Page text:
"Man up" - talking about men's mental health
Last month, I was very privileged to be asked to help present an introductory workshop on men's mental health. It's an interesting topic for several reasons, most notably because it's not something that gets discussed much. The issues that men suffer are no different to women, and we feel them in the same way, but it's different in one key area - we don't talk about it. We don’t talk about it to our male friends, our family members or even our GP. Why is this?
In most cases men just aren't expected, or sometimes even allowed to discuss what's troubling them. How many times have you heard someone say "boys don't cry" or “man up”. Or looked to a male figure, such as a father or grandfather, to be the strong dependable one? Society creates a pressure on men to be be strong, independent, to cope with whatever is happening and not to crumble under the stress. In British culture, we can add the "stiff upper lip" mentality to that also. This permeates our whole society, from the government down. At the start of 2016 when the government pledged additional spending towards mental health, much was made of women gaining help for postnatal depression, anxiety, depression and eating disorders for the under 21’s, but no mention that four out of every five suicides are men, or the stigma around men seeking support.
For men, admitting our issues can be seen as a weakness, or a sign of failure, most notably in the eyes of other men. Statistics show that men don't feel comfortable talking about the issues they're facing. This is the barrier that we need to overcome before we can start making and real or lasting headway with this issue. One in eight men will be diagnosed with a common mental health issue like anxiety or depression, and that’s just the men who come forward with an issue. It’s more common that we think. Mental health in general needs a rebranding to make it acceptable to all to seek help and support, but for men in particular, this normalising is of paramount importance so that men can begin to open up about what they’re feeling.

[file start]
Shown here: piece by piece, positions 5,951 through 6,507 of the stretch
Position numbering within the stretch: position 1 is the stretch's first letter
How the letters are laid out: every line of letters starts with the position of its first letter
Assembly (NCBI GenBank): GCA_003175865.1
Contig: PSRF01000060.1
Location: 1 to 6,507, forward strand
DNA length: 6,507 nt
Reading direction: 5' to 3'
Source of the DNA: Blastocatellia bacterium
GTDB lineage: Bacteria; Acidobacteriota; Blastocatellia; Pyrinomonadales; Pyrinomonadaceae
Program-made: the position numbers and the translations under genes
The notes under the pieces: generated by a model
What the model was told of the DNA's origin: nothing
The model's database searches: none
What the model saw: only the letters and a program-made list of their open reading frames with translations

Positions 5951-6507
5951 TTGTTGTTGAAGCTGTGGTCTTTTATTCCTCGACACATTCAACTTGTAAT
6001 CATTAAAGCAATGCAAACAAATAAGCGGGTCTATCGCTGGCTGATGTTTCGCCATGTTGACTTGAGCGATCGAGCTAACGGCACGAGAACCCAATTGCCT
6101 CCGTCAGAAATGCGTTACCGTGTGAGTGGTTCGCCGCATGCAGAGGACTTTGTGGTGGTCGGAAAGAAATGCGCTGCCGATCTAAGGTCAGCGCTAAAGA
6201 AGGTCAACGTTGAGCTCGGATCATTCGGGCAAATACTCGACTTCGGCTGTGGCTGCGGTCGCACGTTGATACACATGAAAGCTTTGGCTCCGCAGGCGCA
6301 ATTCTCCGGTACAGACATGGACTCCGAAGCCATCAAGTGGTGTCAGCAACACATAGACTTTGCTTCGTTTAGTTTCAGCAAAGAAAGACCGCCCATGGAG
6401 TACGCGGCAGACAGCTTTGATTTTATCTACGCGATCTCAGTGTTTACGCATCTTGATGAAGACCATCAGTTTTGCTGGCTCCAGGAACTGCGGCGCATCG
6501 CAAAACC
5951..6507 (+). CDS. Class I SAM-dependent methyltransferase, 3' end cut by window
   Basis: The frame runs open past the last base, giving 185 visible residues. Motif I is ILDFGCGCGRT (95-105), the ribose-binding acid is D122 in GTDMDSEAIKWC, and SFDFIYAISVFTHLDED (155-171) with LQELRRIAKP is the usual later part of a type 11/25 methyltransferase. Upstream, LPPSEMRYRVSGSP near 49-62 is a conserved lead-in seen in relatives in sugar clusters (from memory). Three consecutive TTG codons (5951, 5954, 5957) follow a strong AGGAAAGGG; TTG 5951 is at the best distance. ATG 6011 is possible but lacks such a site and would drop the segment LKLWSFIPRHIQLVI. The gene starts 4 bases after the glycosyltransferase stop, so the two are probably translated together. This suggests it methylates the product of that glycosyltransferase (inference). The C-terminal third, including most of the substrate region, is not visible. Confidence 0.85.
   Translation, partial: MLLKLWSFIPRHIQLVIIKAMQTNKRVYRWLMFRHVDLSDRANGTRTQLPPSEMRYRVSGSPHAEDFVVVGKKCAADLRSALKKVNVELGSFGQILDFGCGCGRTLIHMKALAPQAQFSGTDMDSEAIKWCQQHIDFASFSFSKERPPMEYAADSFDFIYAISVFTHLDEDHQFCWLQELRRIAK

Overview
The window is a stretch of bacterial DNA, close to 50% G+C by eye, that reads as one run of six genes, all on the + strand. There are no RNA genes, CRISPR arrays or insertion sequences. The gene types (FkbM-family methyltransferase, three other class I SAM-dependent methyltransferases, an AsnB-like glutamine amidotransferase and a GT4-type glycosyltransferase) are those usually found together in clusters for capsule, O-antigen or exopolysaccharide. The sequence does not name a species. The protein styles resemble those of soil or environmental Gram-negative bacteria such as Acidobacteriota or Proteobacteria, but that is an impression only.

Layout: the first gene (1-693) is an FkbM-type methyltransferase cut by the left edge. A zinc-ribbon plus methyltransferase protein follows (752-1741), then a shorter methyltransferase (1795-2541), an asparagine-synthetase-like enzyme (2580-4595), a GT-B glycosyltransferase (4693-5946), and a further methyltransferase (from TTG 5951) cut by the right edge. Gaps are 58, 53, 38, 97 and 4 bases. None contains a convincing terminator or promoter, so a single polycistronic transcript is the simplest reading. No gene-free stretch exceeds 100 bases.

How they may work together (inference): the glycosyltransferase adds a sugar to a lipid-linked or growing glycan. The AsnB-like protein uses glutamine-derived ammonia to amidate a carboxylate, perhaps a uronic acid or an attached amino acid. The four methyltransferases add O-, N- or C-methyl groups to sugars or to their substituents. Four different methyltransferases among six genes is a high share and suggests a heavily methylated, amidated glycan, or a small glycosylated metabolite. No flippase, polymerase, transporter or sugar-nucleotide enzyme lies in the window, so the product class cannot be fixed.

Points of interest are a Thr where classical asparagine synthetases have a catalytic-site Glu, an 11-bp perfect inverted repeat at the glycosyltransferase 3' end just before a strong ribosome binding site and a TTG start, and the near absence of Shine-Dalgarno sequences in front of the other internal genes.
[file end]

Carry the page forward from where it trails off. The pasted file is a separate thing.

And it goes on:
If we can break the silence around mental health, then we can make the issues more manageable than keeping them locked away... fighting anxiety, or depression is hard. It’s much, much harder trying to do it in the dark. Hold those conversations with friends and family members. Let them know that it’s okay to talk about it. Let people know that admitting things aren’t okay is not a weakness. It takes immense courage to break through the stigma around men’s mental health, and anyone able to do that is taking a huge step towards facing the issues, getting the support they need and living a more fulfilling life.
Related articles from our experts
Joan Doherty Accredited Counsellor/Psychotherapist, UKCP15th August, 2017
- Would you follow an anxiety and stress reduction diet?
Alessio Rizzo, MA, MSc, MBACP12th August, 2017
- Anxiety free - can it be childs play?
Graeme Orr MBACP(Accred), UKRCP Reg. Ind. Counsellor10th August, 2017
- When we feel shame
Christine King (MBACP)3rd August, 2017
- Coping with depression
Kate Megase MBACP, Registered and Accredited13th July, 2017
- Feeling lonely
Nicola Griffiths BACP Dip in Counselling BA Hons in Social Studies10th July, 2017
Counselling Directory is not responsible for the articles published by members. The views expressed are those of the member who wrote the article.